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Penn State Football: For Most PSU QBs, Playing Top 10 Is Rank

by on August 12, 2010 8:50 AM

This is how daunting Sept. 11, Oct. 2 and Nov. 13 are.

This is what Alabama, Iowa and Ohio State represent.

This is what’s in store for KevinMattNewsomeMcGloin.

He will join a small club of Penn State quarterbacks: Tom Sherman, John Andress, Todd Blackledge, Doug Strang, Mike McQueary and Anthony Morelli.

When it comes to the credentials for membership, Blackledge was the best. And Sherman and Morelli were the worst.

Those half-dozen quarterbacks were the only Nittany Lion signal-callers in Joe Paterno’s 44 years as head coach to play three teams – or more, in Blackledge’s case – ranked in the Top 10 in one season. (The rankings are based on the poll spot when the Lions played the opponents.)

That’s not unlike the situation facing Kevin McGloin in 2010, when Penn State’s schedule will include three opponents in the USA Today Coaches’ preseason poll No. 1 Alabama, No. 2 Ohio State and No. 10 Iowa. Ouch. All on the road. Double ouch.

It gets worse. The Nittany Lions and Matt Newsome will be the first team to play three Bowl Championship Series-winning teams from the previous year on the road the following season. Triple ouch.

You’ve heard of the 1927 New York Yankees? Ruth, Gehrig, et al? Sure, they had the Murderers’ Row. But Penn State, with a head coach even older than that legendary baseball team, has a gargantuan task. It is a scheduling nightmare that the Nittany Lions have faced only twice since 1984.


In 1997, Big Red McQueary – the current PSU receivers coach and Paterno’s sideline sounding board quarterbacked Penn State to a 9-3 record. Ranked second at the time, the Lions defeated No. 7 Ohio State, then still No. 2 fell 34-8 to No. 4 Michigan and 21-6 to No. 6 Florida in the Citrus Bowl. McQueary entered that season, his senior year, with no starting experience and only 52 passing attempts. Turned out OK, though.

Surely the Paternos – Joe and son Jay, the quarterbacks coach – would take the 1997 results right now, before McGloin Newsome takes his first snap. McQueary’s numbers: 9 wins, 2,211 passing yards, 146 of 255 passing, 17 TDs and only 9 picks.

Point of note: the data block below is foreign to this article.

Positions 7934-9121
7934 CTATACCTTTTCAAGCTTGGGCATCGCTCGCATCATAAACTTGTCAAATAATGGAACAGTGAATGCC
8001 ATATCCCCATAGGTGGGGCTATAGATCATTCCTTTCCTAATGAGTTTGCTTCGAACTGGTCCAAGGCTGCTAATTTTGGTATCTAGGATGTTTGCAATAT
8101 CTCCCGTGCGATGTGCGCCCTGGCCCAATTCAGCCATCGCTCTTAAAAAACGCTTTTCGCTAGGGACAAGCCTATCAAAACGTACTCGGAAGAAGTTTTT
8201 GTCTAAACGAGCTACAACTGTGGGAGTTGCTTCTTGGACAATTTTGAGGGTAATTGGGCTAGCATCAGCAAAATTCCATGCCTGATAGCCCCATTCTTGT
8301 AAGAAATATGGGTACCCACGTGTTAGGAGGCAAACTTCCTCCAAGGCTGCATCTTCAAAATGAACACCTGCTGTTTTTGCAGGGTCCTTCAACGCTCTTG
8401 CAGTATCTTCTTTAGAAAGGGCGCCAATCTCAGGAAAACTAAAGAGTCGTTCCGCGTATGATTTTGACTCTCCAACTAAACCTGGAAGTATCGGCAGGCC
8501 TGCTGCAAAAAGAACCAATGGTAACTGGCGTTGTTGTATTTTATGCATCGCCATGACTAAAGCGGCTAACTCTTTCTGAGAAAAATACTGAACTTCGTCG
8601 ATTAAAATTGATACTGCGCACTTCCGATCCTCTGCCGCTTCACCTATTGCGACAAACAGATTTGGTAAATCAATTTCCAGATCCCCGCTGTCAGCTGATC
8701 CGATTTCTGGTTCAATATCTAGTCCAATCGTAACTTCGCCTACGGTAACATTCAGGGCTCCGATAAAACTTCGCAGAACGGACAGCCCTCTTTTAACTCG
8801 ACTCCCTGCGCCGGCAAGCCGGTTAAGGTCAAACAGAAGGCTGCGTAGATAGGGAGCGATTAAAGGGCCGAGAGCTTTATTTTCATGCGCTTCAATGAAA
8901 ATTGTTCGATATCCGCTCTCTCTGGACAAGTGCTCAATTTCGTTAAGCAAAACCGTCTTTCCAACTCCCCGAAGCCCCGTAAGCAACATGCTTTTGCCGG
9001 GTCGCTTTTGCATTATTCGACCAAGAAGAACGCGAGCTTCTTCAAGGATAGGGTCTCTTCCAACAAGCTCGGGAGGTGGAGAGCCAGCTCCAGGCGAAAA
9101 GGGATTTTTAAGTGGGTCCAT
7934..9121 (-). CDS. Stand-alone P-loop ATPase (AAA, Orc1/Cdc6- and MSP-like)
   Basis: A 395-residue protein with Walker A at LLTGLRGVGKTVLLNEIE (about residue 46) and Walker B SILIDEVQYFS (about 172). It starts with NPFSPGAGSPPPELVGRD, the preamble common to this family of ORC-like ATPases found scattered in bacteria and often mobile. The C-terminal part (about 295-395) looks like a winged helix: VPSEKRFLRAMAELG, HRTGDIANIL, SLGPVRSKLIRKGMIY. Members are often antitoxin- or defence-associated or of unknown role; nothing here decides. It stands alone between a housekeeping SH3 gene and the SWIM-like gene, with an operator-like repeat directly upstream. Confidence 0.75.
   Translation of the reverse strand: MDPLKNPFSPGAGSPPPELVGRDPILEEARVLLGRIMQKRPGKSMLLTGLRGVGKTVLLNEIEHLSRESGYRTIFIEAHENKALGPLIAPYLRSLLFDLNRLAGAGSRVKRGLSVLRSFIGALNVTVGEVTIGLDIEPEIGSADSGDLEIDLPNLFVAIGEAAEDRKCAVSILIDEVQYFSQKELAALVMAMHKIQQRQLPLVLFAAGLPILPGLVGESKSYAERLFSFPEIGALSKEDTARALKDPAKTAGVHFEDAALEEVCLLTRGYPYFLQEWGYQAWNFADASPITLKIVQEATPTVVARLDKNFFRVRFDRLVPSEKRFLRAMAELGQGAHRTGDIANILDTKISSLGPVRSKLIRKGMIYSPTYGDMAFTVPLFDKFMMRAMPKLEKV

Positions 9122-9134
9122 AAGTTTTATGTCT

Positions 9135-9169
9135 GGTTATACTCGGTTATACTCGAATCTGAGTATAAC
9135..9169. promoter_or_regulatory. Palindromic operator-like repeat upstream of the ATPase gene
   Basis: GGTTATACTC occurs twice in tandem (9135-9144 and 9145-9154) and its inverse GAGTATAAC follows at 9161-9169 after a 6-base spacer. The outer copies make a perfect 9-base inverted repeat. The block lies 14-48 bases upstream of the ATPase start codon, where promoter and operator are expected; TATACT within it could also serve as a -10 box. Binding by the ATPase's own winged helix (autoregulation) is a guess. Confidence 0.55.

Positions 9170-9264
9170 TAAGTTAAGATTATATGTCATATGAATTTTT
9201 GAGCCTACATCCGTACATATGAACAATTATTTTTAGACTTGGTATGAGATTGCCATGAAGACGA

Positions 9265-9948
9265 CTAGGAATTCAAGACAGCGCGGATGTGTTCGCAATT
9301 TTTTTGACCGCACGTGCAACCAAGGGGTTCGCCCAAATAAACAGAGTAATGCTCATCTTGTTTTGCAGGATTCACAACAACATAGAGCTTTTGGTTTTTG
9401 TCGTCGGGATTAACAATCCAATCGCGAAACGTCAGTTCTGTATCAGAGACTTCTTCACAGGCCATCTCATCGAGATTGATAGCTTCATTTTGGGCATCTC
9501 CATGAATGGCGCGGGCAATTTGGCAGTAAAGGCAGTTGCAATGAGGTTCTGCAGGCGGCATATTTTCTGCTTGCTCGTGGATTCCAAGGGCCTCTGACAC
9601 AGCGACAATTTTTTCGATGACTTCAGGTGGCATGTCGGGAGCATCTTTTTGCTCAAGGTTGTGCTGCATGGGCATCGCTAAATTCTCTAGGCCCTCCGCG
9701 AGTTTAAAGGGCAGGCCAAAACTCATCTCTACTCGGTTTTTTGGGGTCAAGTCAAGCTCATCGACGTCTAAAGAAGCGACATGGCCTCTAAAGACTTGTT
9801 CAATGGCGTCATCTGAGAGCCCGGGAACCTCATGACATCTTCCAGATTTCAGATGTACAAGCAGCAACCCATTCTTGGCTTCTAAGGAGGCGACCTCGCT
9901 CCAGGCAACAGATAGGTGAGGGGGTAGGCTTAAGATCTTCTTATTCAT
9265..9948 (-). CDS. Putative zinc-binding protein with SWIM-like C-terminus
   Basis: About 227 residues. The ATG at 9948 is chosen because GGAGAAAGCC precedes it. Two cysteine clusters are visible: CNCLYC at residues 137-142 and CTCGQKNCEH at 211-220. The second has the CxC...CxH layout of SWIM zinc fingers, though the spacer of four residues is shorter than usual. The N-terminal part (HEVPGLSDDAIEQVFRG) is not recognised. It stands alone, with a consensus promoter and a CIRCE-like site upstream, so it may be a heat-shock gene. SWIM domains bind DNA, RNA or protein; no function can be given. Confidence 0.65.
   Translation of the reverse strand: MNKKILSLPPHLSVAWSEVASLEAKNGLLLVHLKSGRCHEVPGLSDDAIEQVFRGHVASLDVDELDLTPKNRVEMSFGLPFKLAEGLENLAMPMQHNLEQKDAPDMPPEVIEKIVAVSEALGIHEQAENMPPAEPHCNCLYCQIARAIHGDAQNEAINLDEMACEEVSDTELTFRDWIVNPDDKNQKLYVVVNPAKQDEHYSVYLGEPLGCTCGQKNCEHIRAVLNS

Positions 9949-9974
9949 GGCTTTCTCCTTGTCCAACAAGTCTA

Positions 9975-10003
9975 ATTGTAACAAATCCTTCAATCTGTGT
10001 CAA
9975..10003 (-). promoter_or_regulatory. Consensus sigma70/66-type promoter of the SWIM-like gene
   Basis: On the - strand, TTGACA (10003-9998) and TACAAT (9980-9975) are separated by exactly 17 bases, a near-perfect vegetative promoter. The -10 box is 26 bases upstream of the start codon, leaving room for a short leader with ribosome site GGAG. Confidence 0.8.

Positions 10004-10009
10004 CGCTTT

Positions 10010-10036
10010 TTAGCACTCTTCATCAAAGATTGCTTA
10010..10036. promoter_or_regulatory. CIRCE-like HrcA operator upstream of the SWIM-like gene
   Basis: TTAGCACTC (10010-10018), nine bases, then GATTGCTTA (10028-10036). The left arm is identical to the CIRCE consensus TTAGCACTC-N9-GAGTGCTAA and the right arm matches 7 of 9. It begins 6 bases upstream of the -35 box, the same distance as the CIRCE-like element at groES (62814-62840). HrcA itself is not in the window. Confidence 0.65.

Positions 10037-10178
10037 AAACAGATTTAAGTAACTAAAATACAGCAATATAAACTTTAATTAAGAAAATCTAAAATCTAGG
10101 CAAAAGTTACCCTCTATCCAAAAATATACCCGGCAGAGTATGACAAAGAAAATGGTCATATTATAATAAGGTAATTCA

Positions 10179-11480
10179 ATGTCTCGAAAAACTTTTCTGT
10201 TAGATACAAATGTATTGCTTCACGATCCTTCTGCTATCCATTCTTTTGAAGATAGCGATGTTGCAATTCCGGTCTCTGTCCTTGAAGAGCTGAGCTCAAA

And you’re right, you naysayers who point out McQueary was a heady senior who was around for three years before getting his shot at starting (call this the Pat Devlin If Only Syndrome). Still, the fact remains: McQueary was a first-time starter.

That was the same case in 2006 for  Morelli, another first-time starter with limited playing time entering the season. His stats as a backup: 18 of 33 (54 percent) passing, 200 yards, one touchdown, one interception.

In 2006, Morelli stumbled pretty badly in the Lions’ three games against Top 10 teams – losses at No. 4 Notre Dame, at No. 1 Ohio State and at home against No. 4 Michigan. Morelli’s linescore for those three games: 48 of 76 (63 percent), three interceptions (two for touchdowns), eight sacks, one touchdown pass and one concussion.

Once again, surely the Paternos – Joe and son Jay, the quarterbacks coach – would take the 2006 results right now, before Newsome McGloin takes his first snap. Morelli’s numbers: nine wins, 2,424 passing yards, 208 of 386 passing, 11 TDs and only eight picks.

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It is now officially a trend: When it comes time for the changing of the guard among Penn State starting quarterbacks, they enter the fray with little playing experience. It’s happened with Morelli, it’s happened with Daryll Clark and it is now happening with the 2010 starter.

Clark entered the 2008 season, his first as a starter, with two-year career totals of 20 of 36 passing (55.6 percent) for 147 yards, with no TDs or interceptions. Newsome, by comparison, last year was 8 of 11 for 66 yards (72.7 percent), with no interceptions or touchdown passes, but with a pair of scoring runs.

It didn’t seem to hurt Clark any, as he led the Nittany Lions to an 11-2 record, a share of the Big Ten title and a rankings high-water mark of No. 3. His 2,592 passing yards and 19 touchdown passes belied his experience.

Seems like a lot of pressure on Jay, always starting totally fresh every couple years.